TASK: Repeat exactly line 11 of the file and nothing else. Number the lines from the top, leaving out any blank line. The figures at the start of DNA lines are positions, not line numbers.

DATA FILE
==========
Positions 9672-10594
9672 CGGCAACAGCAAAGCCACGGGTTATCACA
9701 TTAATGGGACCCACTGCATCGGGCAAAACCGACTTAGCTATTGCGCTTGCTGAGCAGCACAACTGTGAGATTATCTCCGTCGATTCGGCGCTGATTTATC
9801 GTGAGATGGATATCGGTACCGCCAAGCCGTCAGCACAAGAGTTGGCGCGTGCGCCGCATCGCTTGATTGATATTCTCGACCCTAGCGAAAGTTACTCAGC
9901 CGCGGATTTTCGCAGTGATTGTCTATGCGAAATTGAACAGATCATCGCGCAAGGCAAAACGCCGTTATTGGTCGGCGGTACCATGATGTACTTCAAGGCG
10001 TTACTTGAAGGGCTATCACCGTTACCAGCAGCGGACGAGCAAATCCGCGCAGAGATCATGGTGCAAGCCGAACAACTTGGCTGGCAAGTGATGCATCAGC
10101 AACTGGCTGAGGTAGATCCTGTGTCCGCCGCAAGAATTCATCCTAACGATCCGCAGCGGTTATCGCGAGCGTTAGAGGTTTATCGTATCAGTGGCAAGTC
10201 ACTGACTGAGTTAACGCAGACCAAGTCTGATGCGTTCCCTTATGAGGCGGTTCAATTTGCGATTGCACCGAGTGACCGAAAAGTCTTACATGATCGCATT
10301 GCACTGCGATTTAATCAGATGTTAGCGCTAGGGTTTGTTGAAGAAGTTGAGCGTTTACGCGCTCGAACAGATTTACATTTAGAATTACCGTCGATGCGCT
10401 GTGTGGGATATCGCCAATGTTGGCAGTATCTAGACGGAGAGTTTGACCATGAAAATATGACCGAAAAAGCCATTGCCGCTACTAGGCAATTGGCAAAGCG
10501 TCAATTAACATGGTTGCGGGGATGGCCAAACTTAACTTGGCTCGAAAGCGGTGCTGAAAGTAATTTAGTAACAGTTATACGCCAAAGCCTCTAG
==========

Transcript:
10501 TCAATTAACATGGTTGCGGGGATGGCCAAACTTAACTTGGCTCGAAAGCGGTGCTGAAAGTAATTTAGTAACAGTTATACGCCAAAGCCTCTAG